More information

Light trapping and guided modes

More evidence for the correspondence between light trapping and guided modes was produced in the following experiment: Solar cells were fabricated on a substrate textured with a 1D sinusoidal grating with known period. Such a periodicity folds the above diagrams into Brillouin zones and perpendicular incidence can be represented by vertical lines emerging from the centre of each Brillouin zone. Whenever the characteristics of guided modes and such a vertical line intersects, coupling becomes possible. The excitation of guided modes should thus be visible for specific energies in the form of sharp resonance phenomena. For the 1D grating there should be an additional dependence on the polarization of the incident light.


  The figure shows the external quantum efficiencies of cells on the grating and a flat reference substrate. Note that there are sharp resonances between 600 and 750 nm. The observed polarization dependence and their variation with changes of the angle of incidence further support the idea of guided mode excitation.

  More information 

High efficiency triple junctions cell on innovative flat light scattering substrate

To reconcile the opposing requirements of layer growth and light scattering which need flat and rough interfaces, respectively, the separation of the light-scattering interface from the growth interface would be of high interest. With this new approach, light scattering is promoted by a textured layer with a low index of refraction filled with a material with a higher refractive index. This stack is then polished to obtain a flat substrate onto which the cell is grown.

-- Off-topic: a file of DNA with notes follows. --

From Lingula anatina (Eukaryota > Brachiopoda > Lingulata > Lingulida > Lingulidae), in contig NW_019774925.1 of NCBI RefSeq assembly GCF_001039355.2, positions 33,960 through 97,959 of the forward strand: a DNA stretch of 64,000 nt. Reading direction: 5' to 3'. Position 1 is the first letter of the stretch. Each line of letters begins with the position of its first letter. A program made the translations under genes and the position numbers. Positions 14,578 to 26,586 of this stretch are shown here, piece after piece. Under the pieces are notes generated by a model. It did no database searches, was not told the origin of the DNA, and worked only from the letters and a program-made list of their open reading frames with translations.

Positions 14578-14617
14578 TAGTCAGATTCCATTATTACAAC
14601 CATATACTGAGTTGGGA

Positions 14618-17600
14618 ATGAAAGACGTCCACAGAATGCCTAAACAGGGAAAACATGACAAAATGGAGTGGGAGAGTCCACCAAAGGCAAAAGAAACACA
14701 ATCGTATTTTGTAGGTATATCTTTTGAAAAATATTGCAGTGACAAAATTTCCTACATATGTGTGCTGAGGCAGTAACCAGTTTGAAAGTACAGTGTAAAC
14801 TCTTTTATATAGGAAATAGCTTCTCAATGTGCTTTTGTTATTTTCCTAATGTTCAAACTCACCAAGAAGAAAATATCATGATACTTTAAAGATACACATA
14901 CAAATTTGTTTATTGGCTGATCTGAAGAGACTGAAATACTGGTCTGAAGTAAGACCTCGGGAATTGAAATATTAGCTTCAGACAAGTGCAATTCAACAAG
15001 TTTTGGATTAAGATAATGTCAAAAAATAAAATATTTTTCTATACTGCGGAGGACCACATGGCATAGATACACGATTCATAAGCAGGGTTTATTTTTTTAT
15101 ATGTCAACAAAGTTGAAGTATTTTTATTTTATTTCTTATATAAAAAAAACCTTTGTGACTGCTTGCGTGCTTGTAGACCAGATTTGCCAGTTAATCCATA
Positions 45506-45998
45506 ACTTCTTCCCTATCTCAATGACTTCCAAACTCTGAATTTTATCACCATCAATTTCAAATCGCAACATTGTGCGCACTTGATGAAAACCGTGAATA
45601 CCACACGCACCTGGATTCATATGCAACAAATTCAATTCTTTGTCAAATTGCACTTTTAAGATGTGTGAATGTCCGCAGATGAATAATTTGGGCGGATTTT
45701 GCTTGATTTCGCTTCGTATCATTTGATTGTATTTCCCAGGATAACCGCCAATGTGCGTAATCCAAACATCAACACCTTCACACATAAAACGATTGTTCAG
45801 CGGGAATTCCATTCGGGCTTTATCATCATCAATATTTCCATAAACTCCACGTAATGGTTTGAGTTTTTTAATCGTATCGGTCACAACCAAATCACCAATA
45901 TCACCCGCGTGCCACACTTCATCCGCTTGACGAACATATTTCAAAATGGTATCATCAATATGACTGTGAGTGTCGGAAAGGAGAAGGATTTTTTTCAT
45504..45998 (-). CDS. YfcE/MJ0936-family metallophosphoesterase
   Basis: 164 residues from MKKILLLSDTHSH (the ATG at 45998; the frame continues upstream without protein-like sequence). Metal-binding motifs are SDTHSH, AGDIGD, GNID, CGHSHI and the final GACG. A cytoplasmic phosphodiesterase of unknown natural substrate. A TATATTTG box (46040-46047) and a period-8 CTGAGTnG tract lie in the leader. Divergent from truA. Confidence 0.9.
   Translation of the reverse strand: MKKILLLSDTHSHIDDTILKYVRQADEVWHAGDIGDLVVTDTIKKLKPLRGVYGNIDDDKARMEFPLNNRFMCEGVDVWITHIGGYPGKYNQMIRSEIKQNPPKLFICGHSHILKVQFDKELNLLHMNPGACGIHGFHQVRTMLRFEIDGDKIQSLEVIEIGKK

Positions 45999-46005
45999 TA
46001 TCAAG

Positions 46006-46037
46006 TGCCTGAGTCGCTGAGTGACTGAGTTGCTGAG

We first fabricated this type of substrate as shown in the figure above and experimentally studied them in single-junction, thick µc-Si:H solar cells [Söderström Solmat 2012]. In second we have been able to fully exploit the potential of these substrates to lead to high efficiency solar cells by growing triple-junctions a-Si:H/µc-Si:H/µc-Si:H in nip configuration. This solar cell exhibits efficiencies of 13.7% in the initial state and 12.5% after degradation as shown in the below. The efficiency after degradation is among the highest reported to this date for purely silicon based n-i-p thin film solar cells [Söderström accepted for publication in JAP].



Key publications

[1] K. Söderström, G. Bugnon, F.-J. Haug, S. Nicolay and C. Ballif, Experimental study of flat light-scattering substrates in thin-film silicon solar cells, Solar Energy Materials and Solar Cells, vol. 101, p. 193-199, Elsevier, 2012
[2] K. Söderström, F.-J. Haug, J. Escarré, O. Cubero, C. Ballif, Photocurrent increase in n-i-p thin film silicon solar cells by guided mode excitation via grating coupler, Applied Physics Letters 96, 213508, 2010
[3] T. Söderström, F.-J. Haug, X. Niquille, V. Terrazzoni, and C. Ballif, Asymmetric intermediate reflector for tandem micromorph thin film silicon solar cells, Appl. Phys. Lett., Vol 94 , pp. -063501, 2009
[4] F.-J. Haug, T. Söderström, O. Cubero, V. Terrazzoni-Daudrix, X. Niquille, S. Perregeaux, and C. Ballif, Periodic textures for enhanced current in thin film silicon solar cells, Presented at the MRS Spring Meeting, San Francisco, 2008
[5] T. Söderström, F.-J. Haug, V. Terrazzoni-Daudrix, X. Niquille, M. Python and C. Ballif, N/I buffer layer for substrate microcrystalline thin film silicon solar cell, Journal of Applied Physics, Vol 104, pp. -104505, 2008